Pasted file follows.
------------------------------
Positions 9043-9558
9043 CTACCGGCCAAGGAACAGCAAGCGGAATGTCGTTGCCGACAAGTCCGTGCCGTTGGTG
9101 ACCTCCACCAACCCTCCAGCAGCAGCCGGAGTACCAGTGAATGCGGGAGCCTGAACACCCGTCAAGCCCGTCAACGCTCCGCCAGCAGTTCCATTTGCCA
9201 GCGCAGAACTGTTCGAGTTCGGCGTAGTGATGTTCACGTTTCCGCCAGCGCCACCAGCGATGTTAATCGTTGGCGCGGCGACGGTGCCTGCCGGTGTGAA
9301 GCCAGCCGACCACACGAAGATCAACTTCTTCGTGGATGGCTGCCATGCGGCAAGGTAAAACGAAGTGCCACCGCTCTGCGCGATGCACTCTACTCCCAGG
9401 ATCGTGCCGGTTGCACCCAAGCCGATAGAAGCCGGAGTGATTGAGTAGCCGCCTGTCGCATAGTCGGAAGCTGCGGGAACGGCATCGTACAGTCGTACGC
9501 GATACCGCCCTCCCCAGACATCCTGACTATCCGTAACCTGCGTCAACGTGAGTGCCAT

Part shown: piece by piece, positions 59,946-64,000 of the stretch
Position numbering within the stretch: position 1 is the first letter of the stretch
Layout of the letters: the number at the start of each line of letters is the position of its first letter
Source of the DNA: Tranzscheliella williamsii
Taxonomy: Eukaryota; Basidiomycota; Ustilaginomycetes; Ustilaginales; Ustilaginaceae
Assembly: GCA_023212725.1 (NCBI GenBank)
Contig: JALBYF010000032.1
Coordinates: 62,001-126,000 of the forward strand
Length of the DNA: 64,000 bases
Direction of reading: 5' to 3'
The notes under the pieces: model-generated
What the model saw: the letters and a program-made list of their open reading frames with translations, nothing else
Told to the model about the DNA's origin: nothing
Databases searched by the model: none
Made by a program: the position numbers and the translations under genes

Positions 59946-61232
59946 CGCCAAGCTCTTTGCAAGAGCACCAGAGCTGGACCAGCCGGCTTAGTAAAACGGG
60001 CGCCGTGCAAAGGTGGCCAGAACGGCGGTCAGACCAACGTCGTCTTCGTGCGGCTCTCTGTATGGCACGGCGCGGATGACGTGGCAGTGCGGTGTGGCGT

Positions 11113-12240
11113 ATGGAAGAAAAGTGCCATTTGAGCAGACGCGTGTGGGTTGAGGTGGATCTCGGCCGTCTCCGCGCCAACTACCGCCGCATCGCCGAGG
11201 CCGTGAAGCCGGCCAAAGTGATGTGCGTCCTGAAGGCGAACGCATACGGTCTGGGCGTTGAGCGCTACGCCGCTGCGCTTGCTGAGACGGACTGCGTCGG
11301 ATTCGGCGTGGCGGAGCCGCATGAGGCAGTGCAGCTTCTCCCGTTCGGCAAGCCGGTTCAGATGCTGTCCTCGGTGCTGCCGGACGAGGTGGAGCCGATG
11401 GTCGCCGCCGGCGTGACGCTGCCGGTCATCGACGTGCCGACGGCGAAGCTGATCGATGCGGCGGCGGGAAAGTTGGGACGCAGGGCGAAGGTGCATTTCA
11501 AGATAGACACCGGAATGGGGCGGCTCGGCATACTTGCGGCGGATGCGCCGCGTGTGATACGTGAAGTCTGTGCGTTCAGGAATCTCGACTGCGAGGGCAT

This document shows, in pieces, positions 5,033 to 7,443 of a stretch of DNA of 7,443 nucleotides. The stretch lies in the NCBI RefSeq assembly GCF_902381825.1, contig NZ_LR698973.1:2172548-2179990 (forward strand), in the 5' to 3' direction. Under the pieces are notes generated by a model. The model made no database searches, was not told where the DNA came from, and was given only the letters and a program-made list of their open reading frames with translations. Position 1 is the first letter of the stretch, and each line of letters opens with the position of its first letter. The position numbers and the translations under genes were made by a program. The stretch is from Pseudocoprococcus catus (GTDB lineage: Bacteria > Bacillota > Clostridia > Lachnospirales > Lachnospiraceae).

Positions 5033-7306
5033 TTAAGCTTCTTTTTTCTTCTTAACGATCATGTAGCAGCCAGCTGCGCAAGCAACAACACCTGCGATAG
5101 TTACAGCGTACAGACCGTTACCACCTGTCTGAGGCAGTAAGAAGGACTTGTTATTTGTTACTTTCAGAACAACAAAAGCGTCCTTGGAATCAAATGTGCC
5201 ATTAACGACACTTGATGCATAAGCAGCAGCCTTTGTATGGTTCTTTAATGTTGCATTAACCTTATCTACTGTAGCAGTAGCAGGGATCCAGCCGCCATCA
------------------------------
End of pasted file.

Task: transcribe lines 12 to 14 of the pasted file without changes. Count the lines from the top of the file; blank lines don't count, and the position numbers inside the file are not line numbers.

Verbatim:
Taxonomy: Eukaryota; Basidiomycota; Ustilaginomycetes; Ustilaginales; Ustilaginaceae
Assembly: GCA_023212725.1 (NCBI GenBank)
Contig: JALBYF010000032.1